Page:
While you may never have heard of it, Wind Cave National Park was the seventh national park to be created. President Theodore Roosevelt, who fell in love with the Dakotas, designated it in 1903. With slightly more than 140 miles of passageways, it’s the sixth longest cave on Earth. Four new miles of cave are discovered every year.

The caverns here feature an impressive collection of boxwork—a honeycomb-like pattern composed of thin calcite fins and other geologic formations.

There’s also wildlife to be seen, including 400-500 bison roaming more than 20 acres of this national park. Their history is fascinating. After the massive slaughter of bison in the 1800s, bison had virtually been wiped out in the Black Hills area. In 1914, park reserve managers decided to reintroduce bison to the area and found their future bison in one of the most unlikely places. Home to some of the last genetically wild bison in the nation, the staff at the New York City Zoo boarded 14 bison, including one named “Sandy” on an express train to the Black Hills. When Sandy died of old age in 1936,  journalists across the country reported she was the first bison to be born in a zoo and die on the range.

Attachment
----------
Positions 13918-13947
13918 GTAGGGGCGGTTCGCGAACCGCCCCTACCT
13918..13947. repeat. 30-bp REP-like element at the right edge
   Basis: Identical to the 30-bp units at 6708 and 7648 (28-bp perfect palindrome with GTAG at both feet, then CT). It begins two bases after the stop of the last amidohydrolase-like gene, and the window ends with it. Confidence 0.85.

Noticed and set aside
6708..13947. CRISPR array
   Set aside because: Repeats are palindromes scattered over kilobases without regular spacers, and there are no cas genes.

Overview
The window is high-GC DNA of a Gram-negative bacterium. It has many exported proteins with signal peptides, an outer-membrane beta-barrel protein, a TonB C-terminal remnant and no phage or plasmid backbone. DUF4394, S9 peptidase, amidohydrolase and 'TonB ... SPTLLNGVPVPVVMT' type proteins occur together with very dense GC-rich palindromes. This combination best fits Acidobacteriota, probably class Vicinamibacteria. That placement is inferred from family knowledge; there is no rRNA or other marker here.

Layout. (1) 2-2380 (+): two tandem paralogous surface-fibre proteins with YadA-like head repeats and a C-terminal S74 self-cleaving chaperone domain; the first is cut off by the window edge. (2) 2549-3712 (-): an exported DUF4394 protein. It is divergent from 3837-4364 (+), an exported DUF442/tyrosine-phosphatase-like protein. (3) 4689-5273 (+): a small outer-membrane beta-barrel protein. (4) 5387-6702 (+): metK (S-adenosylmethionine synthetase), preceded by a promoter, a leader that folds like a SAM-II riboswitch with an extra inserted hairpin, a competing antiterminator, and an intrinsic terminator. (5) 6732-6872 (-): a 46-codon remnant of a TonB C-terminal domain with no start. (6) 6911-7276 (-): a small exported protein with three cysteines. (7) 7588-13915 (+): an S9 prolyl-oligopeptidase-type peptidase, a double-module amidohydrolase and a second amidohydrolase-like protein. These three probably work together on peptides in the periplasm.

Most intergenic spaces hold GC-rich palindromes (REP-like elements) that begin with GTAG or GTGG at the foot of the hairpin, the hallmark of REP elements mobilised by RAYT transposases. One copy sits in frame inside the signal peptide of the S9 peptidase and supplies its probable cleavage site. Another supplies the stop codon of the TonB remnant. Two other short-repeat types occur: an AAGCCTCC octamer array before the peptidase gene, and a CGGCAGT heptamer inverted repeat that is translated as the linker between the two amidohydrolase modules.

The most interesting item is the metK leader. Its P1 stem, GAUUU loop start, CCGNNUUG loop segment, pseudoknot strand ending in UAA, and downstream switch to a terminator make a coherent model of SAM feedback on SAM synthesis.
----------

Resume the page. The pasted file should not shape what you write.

Learn more at nps.gov/wica.

Wind Cave's rare stalactites

Wind Cave's rare stalactites at Skyway Lake

Favorite Hike: Wind Cave Canyon Trail

This 1.8-miler cruises through a classic limestone canyon where birdwatching is excellent. Watch out for great horned owls and cliff swallows.

Wind Cave by the Numbers

140.47

miles of cave passageway, making it the sixth longest on earth.

4

new miles of cave discovered every year.

7th

U.S. national park, designated by Theodore Roosevelt in 1903.

654 feet

maximum depth of the cave from its entrance.

300

stairs you'll climb or descent on the cave's natural entrance tour.

75 mph

maximum recorded wind speed at the cave's entrances.

For more information, visit www.nps.gov/wica

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